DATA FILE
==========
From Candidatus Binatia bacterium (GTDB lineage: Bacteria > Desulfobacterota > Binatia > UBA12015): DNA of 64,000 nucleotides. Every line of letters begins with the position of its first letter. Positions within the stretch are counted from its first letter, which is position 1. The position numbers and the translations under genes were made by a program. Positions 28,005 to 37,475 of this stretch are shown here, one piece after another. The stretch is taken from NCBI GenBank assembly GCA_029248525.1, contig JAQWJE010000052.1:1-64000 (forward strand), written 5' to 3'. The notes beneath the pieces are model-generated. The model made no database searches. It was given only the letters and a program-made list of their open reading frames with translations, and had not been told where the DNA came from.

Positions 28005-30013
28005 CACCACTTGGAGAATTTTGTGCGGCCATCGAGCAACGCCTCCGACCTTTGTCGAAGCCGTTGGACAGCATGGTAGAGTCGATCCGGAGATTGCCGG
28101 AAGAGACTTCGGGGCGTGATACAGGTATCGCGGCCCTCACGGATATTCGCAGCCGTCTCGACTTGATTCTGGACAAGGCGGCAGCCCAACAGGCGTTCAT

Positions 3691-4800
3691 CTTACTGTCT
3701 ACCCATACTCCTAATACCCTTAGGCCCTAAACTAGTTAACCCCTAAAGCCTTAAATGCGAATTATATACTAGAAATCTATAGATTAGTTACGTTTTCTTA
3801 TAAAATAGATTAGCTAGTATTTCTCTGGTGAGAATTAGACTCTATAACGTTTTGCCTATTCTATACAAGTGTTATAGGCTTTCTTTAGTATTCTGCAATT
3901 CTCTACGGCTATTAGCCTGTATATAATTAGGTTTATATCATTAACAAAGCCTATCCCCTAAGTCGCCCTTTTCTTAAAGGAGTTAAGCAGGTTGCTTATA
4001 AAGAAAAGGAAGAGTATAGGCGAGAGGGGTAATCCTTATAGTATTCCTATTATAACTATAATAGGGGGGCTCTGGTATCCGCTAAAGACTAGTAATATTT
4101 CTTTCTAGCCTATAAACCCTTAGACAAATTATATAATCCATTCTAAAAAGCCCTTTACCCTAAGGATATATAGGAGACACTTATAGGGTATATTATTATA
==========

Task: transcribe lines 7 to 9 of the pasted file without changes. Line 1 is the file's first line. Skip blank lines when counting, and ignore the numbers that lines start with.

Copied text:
3701 ACCCATACTCCTAATACCCTTAGGCCCTAAACTAGTTAACCCCTAAAGCCTTAAATGCGAATTATATACTAGAAATCTATAGATTAGTTACGTTTTCTTA
3801 TAAAATAGATTAGCTAGTATTTCTCTGGTGAGAATTAGACTCTATAACGTTTTGCCTATTCTATACAAGTGTTATAGGCTTTCTTTAGTATTCTGCAATT
3901 CTCTACGGCTATTAGCCTGTATATAATTAGGTTTATATCATTAACAAAGCCTATCCCCTAAGTCGCCCTTTTCTTAAAGGAGTTAAGCAGGTTGCTTATA